Motorcyclist Visits 42 Jewish-Style Delis Across America to Fight Poverty in US, Israel (Algemeiner)
A Chicago-based motorcyclist has toured 42 of the best Jewish-style delis in nearly every state in the country to raise money for a non-profit that aims to end hunger for people of all faiths and backgrounds in the US and Israel.
Steve Goode spent 75 days this summer on his 16,000-mile trip across the US, which he called the “Great American Deli Schlep.” The 67-year-old motorcycle enthusiast, who has previously undergone three major cross-country motorcycle rides, created his itinerary based on a map by The Nosher that covered the best Jewish-style deli in every state. After discussing his plan with his wife, she suggested he partner with MAZON: A Jewish Response to Hunger — an organization “inspired by Jewish values and ideals,” according to its website.
Goode ended his trip on Aug. 14 at Jake’s Deli in Milwaukee. To date, his journey has raised more than $18,000 for MAZON, the non-profit told The Algemeiner on Wednesday, with donations still coming in.
“The trip was pretty intense,” Goode told ABC 11 news, while speaking about his schedule as well as the obstacles he faced along the way. He said he started each day at roughly 6 a.m. and went to bed at around 10 p.m. During his voyage, he was hit by a wayward tire on the New Jersey Turnpike, rode through a monsoon in Texas, and was forced by forest fires to change his route in the Pacific Northwest.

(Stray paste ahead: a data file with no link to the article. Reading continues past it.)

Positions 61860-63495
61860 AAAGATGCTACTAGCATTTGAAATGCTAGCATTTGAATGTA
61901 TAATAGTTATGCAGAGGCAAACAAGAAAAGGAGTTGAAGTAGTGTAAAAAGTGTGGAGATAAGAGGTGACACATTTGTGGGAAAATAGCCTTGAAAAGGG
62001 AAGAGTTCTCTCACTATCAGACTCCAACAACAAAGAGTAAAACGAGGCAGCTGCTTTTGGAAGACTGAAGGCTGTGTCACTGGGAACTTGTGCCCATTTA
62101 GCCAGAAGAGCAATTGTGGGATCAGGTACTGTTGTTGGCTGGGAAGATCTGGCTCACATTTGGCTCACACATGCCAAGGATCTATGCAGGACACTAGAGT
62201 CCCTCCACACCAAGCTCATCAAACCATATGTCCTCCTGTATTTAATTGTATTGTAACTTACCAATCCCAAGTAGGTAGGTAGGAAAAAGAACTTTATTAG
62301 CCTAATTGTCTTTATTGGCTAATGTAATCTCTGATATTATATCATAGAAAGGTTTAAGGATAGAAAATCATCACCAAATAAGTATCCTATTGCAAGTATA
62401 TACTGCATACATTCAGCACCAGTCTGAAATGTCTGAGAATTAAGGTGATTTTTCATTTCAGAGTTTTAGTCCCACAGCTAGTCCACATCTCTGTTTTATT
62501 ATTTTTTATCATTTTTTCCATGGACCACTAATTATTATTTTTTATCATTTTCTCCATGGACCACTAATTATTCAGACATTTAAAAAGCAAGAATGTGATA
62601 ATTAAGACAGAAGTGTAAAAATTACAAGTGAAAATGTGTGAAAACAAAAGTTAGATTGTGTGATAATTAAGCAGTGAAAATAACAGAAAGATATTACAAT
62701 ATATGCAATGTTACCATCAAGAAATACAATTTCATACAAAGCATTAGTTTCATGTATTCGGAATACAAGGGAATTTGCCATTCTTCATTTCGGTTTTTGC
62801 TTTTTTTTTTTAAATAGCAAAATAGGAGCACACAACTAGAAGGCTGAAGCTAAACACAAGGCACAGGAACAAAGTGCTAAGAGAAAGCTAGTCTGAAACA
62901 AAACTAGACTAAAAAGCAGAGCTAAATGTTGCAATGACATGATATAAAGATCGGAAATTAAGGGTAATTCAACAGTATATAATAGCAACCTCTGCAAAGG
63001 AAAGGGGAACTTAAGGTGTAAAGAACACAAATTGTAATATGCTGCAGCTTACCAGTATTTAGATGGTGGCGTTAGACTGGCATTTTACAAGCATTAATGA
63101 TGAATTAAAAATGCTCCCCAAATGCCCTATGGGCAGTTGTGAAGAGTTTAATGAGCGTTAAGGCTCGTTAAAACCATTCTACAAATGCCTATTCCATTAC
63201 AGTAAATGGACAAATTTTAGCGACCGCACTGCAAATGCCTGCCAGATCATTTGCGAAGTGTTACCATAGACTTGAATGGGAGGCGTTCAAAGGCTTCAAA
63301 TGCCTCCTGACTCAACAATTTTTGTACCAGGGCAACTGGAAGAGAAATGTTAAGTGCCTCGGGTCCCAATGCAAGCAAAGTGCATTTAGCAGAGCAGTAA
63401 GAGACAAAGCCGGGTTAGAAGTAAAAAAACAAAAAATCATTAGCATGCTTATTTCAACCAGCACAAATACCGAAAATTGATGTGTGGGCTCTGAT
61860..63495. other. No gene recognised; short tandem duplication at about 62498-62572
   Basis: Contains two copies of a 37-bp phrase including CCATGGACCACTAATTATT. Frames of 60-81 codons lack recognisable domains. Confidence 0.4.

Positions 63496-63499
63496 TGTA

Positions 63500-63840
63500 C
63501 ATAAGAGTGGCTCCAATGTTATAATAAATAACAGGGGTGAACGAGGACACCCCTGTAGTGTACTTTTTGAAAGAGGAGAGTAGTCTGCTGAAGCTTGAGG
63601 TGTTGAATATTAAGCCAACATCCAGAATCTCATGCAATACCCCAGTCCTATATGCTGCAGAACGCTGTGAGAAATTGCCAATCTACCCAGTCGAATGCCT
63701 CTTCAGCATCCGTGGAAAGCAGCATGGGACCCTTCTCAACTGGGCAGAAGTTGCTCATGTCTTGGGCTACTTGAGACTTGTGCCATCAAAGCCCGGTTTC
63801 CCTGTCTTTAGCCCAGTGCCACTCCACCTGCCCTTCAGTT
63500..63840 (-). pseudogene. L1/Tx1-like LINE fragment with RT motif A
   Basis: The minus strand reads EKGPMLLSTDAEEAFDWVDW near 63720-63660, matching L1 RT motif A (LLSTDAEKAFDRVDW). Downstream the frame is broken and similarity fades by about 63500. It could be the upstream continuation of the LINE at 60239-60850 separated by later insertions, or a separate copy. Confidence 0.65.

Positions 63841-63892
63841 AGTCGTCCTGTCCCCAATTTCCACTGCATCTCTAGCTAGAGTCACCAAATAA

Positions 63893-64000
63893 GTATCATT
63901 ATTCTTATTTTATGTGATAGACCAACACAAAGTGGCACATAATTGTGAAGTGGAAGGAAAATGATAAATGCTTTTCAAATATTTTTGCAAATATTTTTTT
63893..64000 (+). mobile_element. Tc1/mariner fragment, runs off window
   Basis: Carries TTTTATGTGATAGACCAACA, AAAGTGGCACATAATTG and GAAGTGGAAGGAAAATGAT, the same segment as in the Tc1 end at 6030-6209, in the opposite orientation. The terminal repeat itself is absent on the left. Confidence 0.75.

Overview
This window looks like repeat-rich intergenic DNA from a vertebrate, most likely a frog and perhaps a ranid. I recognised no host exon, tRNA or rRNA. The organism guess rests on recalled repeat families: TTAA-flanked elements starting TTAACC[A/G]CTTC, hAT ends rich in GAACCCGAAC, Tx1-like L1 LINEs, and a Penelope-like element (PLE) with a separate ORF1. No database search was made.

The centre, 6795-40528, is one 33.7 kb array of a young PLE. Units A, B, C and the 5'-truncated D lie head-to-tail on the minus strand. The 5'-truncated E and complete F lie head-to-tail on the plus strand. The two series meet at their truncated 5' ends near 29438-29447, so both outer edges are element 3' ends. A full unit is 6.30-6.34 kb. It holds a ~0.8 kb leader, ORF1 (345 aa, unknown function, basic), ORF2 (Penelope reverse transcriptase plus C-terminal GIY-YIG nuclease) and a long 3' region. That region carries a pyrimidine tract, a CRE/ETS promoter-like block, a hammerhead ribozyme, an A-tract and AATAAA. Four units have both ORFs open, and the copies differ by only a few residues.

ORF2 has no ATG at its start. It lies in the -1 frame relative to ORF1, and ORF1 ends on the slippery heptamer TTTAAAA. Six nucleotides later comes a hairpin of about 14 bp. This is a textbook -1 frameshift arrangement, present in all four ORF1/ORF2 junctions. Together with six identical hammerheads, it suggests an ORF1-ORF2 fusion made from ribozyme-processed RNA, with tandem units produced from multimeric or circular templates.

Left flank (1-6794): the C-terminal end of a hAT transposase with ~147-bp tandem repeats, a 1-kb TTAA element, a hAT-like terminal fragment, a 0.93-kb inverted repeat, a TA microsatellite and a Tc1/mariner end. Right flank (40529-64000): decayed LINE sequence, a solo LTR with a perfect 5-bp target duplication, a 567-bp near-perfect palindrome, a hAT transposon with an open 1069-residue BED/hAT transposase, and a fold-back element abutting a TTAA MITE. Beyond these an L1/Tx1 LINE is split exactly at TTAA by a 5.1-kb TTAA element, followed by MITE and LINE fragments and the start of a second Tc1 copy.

He added that nearly every deli he visited was family-owned and had a distinctive story about its origins and style. He said, “My wife coined the [phrase], ‘New friends, old food.’ That’s really what I took away. If you want a deli anywhere in the country, call me! I know the guys!”
Goode, a member of the international Jewish Motorcycle Alliance, was set to begin his trip in May 2020, but it was postponed due to the coronavirus pandemic. MAZON told The Algemeiner that before the pandemic, the US Department of Agriculture estimated that about 38 million Americans were facing food insecurity, defined as being unsure where their next meal will come from. The number nearly doubled to around 80 million during the COVID-19 crisis, also due to the rise in unemployment as a result of the pandemic.